National Civil War Naval Museum
Picture the Golden Age of sea travel. Do you see a graceful clipper ship billowing under full sail? A majestic ocean liner slicing effortlessly through the waves? Nice -- but the truly eye-popping stars of the seas were the ironclads of the Civil War.
They were a real steampunk navy: unstoppable, bolt-studded, bobbing rhinoceroses, smokestacks belching black soot, lumbering leviathans wrapped in plate iron. Imagine Robot Wars in the water, with 200-foot-long contestants weighing 2,000 tons.
Most ironclads burned or sank or both, yet the National Civil War Naval Museum has a surprising amount of what's left. The museum is in Columbus, Georgia, 250 miles from the nearest ocean, but ironclads were mostly ships of rivers and bays. Columbus is on the Chattahoochee River, and its Confederate shipyard was as safely removed as a boat could get from the Gulf of Mexico.
The museum's star is the salvaged hulk of the CSS Jackson, dredged from the Chattahoochee a century after it was torched by Yankee raiders. It's showcased in a cavernous, air-conditioned room -- a big plus in steamy Georgia -- and kept dark as if to suggest its entombment in river mud. The Jackson's hull spreads outward like the half-gnawed ribcage of a wooden water monster. A "ghost ship" superstructure dangles over the wreck to show the parts that didn't survive.
A nearby electrolysis tank -- which we mistook for a Sink the Ironclad arcade game -- shows how the museum gets the rust out of waterlogged parts before they're put on display.
Outdoors is the museum's life-size recreation of another ship that didn't survive the war, the USS Water Witch. It's not an ironclad, because focus groups couldn't identify that an ironclad was even a ship. "We showed them drawings and they said, 'What is that thing?'" said Jon Ezzell, the museum's director of communication. "A bunker? A fort? A tank?"
The museum deep-sixed the ironclad and instead built a Civil War boat that looked more like a boat, and specifically chose the Water Witch because it was a Union vessel that had been captured by the Confederates. "It flew under both flags, so everybody's happy," said Jon.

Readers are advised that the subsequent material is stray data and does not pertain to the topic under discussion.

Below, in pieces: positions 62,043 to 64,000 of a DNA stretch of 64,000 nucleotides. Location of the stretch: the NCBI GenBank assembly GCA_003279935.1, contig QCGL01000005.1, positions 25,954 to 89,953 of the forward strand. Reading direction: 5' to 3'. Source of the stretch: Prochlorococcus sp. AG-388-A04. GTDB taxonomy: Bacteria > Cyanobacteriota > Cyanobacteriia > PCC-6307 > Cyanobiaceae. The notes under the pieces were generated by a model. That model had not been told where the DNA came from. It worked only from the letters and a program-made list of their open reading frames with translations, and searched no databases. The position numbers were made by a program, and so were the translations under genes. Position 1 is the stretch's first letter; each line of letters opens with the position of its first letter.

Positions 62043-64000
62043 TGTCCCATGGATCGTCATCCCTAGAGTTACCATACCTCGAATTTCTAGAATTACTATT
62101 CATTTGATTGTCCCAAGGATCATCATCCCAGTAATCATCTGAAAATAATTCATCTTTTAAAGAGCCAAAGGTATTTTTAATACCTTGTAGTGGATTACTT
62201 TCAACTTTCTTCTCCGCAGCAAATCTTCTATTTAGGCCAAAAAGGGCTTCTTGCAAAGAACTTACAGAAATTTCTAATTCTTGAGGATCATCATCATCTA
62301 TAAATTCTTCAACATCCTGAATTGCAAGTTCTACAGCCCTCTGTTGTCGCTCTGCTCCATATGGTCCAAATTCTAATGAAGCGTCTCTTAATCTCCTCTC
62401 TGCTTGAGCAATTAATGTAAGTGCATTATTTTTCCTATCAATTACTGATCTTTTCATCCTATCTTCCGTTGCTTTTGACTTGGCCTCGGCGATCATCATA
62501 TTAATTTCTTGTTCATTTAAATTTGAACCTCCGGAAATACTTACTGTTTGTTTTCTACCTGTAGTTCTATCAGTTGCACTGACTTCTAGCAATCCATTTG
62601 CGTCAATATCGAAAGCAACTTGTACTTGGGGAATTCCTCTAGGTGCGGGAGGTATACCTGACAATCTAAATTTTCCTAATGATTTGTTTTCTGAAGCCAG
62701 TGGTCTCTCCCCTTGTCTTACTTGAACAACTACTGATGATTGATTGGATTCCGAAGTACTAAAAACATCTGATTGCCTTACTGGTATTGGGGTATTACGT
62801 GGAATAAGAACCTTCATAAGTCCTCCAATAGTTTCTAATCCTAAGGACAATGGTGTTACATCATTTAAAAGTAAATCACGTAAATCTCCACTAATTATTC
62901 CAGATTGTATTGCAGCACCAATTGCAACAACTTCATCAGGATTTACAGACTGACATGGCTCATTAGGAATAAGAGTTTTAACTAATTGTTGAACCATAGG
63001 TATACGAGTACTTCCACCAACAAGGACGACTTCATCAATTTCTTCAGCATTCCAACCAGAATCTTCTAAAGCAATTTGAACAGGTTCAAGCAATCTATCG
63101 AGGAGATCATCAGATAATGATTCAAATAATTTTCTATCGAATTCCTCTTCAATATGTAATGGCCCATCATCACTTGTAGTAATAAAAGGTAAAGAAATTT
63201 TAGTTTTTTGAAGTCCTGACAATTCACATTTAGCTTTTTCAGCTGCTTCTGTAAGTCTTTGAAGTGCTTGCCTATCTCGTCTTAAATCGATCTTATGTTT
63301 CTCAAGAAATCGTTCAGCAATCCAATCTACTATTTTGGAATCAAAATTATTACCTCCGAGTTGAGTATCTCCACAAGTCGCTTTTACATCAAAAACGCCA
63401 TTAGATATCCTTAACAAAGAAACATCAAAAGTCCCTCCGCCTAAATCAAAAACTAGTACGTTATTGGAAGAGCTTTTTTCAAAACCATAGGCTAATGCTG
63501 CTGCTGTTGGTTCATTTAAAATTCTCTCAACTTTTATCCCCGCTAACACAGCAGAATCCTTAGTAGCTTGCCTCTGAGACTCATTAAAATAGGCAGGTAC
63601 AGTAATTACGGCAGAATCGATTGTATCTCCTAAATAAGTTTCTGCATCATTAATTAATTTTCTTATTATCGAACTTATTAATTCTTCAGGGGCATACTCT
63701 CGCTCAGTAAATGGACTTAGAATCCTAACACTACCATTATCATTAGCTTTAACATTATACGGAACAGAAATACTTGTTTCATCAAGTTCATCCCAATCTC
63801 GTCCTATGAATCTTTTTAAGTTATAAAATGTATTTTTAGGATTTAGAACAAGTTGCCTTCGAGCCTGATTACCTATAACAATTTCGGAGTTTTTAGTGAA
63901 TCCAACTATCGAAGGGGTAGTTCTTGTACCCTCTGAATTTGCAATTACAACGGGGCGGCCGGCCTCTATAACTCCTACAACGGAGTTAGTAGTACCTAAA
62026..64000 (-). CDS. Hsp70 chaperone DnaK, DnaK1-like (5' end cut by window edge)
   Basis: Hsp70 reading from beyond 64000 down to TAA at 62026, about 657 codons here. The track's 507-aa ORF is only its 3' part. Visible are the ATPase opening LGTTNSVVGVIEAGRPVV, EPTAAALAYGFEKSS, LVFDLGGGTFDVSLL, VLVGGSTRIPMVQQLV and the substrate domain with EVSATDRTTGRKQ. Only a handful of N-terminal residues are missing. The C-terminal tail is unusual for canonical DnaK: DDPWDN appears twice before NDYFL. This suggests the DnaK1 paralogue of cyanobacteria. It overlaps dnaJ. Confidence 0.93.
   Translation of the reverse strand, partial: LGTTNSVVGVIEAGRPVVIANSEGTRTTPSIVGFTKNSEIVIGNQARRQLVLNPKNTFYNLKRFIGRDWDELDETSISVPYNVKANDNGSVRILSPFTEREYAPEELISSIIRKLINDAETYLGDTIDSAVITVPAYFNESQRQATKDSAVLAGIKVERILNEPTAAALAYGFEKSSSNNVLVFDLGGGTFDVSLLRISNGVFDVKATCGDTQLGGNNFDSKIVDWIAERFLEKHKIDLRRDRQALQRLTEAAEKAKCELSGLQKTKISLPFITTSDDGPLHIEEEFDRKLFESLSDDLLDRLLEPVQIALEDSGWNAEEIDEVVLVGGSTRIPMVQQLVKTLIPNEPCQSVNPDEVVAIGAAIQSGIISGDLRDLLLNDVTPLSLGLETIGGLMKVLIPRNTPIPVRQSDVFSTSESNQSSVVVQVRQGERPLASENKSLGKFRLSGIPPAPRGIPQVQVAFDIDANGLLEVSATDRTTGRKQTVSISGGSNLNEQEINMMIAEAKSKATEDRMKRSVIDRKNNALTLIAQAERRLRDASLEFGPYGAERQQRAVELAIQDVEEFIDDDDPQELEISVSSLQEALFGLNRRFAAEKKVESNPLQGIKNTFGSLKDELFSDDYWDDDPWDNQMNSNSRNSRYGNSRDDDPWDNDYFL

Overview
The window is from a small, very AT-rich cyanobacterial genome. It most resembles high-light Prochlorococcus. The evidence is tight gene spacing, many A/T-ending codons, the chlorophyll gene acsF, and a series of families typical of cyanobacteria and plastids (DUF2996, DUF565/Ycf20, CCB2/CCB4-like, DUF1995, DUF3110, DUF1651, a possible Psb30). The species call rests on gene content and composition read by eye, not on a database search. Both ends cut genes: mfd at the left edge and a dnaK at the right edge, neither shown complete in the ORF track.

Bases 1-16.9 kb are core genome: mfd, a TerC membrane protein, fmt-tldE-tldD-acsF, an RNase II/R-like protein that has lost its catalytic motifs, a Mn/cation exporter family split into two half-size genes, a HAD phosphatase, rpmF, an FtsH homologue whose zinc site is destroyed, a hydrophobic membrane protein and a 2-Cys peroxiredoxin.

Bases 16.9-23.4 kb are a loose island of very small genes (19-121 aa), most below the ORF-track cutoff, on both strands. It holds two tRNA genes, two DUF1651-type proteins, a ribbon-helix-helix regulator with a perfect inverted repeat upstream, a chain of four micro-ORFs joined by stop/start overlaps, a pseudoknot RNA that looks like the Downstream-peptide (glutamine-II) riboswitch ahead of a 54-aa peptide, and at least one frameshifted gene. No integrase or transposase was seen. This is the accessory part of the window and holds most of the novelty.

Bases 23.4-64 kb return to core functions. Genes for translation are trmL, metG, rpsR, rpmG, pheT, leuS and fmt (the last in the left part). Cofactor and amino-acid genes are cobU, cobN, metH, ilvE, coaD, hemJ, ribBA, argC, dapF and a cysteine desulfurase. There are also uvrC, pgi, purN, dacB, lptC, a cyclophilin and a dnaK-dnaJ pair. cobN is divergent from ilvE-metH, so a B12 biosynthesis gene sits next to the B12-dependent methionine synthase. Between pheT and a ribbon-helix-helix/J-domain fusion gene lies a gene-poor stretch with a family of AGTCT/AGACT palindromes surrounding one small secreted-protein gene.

More re-creations are inside. There's a full-size replica of the big turret of the Monitor, precise down to the cannonball dents from its battle with the Merrimack. A boy sailor "Powder Monkey" slumps on deck, probably wondering how to survive his enlistment (Too bad, kid; the Monitor sank in 1862). Next to the turret is another full-size replica, of the USS Hartford, whose creaky interior floors lead past a wardroom where costumed surgeons sometimes perform mock bloody operations on its dinner table.
The museum is perhaps most proud of its re-creation of the CSS Albemarle, yet another wartime casualty. This replica ironclad has actual slabs of the Jackson built into both sides of its entry gangway so that visitors can touch and feel the thickness of the plating. Inside, you can watch a "Battle Theater" video through a gun port that shows other ironclads sailing past, firing cannonballs that can be heard bouncing off the armor.
The museum displays captured ship flags; cannons, keg torpedoes, and boarding pikes that somehow survived the war; the blood-spattered coat of a Union doctor; models of the Monitor and Merrimack used in a 1995 Ted Turner TNT movie.
There's even another fossil-like shipwreck from Columbus, the CSS Chattahoochee, which escaped the Union army only to be set afire and sunk by its own crew. "They realized they had no place to go," said Jon.
Despite all the negativity and conflagrations that followed the ironclads, the museum displays three large murals that show all of the famous ships of the Civil War together, in an armada that never assembled.
It's a hopelessly crowded party of freak watercraft, and we imagined it as a portrait of Ironclad Heaven. "Here we are, side by side, floating around, chums at last!"